Shrinking Game Worlds

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Game worlds that become smaller as gameplay progresses.

Some games, primarily those where player compete against each other, decrease the size of the game world as game play progresses. These Shrinking Game Worlds make sure that player will eventually encounter each other.


Most of the stones placed while playing Go are not removed, leading to players having an effectively Shrinking Game World. The same is true in Hey! That's My Fish!, but in this case it is due to players removing ice tiles each time it is their turn. Building harvesters are required in Greed Corp to get new resources but each time these are activated they remove a layer of the tile they are on and those surrounding it which eventually leads to the tiles disappearing.

The gameplay area shrinks in the Bomberman series if players fail to eliminate each other within a certain period of time. One of the multiplayer levels in [Half-Life]], Crossfire allows players to activate air strikes. Players not in a bunker when these arrive are killed, in effect reducing the gameplay area to the bunker for periods of the matches.

Using the pattern

Shrinking Game Worlds have two prime characteristics: in what way Game Worlds shrink and in what way the shrinkage is activated. It is however important that each shrinkage is an Irreversible Event since otherwise the game effect instead becomes that of a Reconfigurable Game World (one could theoretically conceive of games where sometimes reductions are countered by growths in other areas but overall Game Worlds become smaller with time). Having Tiles as Destructible Objects even if the "destruction" can simply be its removal, it one way of creating Shrinking Game Worlds and can do this with clear units for the shrinkage (e.g. Greed Corp).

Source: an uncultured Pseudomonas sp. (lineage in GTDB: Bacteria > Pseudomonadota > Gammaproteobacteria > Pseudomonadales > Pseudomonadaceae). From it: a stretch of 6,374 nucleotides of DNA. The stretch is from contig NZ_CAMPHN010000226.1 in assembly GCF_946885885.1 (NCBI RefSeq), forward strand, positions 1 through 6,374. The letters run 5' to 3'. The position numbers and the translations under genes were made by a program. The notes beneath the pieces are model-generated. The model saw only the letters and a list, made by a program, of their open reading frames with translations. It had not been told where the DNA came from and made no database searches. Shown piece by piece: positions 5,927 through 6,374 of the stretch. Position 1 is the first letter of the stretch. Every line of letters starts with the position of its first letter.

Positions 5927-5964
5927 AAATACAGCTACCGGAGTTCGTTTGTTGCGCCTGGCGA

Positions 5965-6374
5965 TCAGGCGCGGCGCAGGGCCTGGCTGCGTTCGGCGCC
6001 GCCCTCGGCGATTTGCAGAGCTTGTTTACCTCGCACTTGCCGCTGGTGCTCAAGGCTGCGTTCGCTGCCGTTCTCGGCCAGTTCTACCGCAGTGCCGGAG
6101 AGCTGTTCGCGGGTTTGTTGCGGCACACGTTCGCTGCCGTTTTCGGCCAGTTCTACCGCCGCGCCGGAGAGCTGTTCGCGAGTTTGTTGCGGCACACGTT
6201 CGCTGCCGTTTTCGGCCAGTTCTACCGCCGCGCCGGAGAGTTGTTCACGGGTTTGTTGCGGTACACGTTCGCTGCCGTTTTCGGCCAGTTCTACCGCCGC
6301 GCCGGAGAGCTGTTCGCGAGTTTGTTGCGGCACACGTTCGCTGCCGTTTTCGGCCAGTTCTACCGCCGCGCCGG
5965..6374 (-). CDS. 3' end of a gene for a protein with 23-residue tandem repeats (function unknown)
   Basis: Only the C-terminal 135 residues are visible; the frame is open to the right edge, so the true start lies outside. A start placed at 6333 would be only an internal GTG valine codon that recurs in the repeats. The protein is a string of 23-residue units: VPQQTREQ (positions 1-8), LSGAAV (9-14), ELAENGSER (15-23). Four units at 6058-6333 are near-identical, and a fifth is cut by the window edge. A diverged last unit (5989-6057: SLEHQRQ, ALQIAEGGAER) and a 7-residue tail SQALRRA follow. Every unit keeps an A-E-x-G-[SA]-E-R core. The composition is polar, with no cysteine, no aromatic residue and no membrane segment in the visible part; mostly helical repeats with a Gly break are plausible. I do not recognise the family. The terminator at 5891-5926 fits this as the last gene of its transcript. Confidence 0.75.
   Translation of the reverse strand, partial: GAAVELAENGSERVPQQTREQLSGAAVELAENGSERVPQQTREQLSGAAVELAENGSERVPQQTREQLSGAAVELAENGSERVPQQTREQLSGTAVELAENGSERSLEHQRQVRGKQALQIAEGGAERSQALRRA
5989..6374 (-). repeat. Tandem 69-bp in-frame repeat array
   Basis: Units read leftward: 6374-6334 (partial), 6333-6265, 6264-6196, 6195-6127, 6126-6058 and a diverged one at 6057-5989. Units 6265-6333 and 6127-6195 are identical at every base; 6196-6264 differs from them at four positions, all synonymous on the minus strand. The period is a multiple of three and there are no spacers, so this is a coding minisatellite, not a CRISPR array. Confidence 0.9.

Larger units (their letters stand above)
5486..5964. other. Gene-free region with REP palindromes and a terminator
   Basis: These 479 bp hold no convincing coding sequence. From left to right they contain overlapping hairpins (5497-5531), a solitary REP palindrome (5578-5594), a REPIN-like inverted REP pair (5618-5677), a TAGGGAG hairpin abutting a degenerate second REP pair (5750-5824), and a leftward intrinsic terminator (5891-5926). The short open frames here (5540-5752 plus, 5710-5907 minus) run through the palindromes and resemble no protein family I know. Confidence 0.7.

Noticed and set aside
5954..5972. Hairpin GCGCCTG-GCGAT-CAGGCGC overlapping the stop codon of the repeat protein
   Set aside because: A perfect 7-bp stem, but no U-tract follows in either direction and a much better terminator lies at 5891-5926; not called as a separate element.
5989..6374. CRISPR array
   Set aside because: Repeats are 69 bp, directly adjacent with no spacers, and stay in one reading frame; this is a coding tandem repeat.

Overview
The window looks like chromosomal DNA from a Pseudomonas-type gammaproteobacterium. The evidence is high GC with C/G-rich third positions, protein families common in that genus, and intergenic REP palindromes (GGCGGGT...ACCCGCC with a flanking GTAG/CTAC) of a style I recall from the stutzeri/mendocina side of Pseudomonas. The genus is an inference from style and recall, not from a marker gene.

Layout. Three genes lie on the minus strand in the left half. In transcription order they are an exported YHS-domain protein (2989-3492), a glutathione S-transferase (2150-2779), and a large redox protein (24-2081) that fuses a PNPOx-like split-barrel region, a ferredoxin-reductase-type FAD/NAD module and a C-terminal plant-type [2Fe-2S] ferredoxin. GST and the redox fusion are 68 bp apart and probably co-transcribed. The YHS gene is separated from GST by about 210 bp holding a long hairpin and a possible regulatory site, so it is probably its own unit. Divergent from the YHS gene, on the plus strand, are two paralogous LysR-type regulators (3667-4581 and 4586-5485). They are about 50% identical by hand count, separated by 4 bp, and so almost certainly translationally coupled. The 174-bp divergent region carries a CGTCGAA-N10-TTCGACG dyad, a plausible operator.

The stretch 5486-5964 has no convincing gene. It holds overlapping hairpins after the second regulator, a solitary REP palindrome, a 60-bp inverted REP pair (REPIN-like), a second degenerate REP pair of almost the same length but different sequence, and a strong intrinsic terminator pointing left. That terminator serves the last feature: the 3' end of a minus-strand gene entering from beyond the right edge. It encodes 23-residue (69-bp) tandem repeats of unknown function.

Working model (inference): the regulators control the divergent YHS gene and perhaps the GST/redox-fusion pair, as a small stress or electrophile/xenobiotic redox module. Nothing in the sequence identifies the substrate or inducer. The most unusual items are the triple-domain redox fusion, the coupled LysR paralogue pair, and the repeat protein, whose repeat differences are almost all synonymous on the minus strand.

The reduction of Game World size can simply be a matter of Time Limits (as in multiplayer games in the Bomberman series) or be required action by players during their turn in Turn-Based Games.


Shrinking Game Worlds are Ultra-Powerful Events that instantiate The Show Must Go On but successively making Game Worlds smaller as gameplay takes place. They increase Tension by creating Movement Limitations which in turn can limit players' Freedom of Choice. That Game Worlds shrink can be seen as an Environmental Effect in these worlds, and these can effectively become Traps for players - especially if other players can affect which parts of Game Worlds are removed (as in Hey! That's My Fish!). By definition, Game Worlds that are to shrink need to be Reconfigurable Game Worlds and the actual shrinkage is a reconfiguration. If players can control the shrinkage this allows Player Defined Goals and a form of Player Constructed Worlds.

As the actual shrinking are Irreversible Events, Shrinking Game Worlds can both guarantee Time Limited Game Instances and Higher-Level Closures as Gameplay Progresses since players are force to share a more limited space and outcomes of struggles become more and more vital for the final outcome of the game instances.


Can Instantiate

Environmental Effects, Higher-Level Closures as Gameplay Progresses, Movement Limitations, Player Constructed Worlds, Player Defined Goals, Reconfigurable Game Worlds, Tension, The Show Must Go On, Time Limited Game Instances, Traps, Ultra-Powerful Events

Can Modulate

Game Worlds

Can Be Instantiated By

Irreversible Events

Destructible Objects together with Tiles

Can Be Modulated By

Irreversible Events, Time Limits

Possible Closure Effects


Potentially Conflicting With

Freedom of Choice


An updated version of the pattern Shrinking Game World that was part of the original collection in the book Patterns in Game Design[1].


  1. Björk, S. & Holopainen, J. (2004) Patterns in Game Design. Charles River Media. ISBN1-58450-354-8.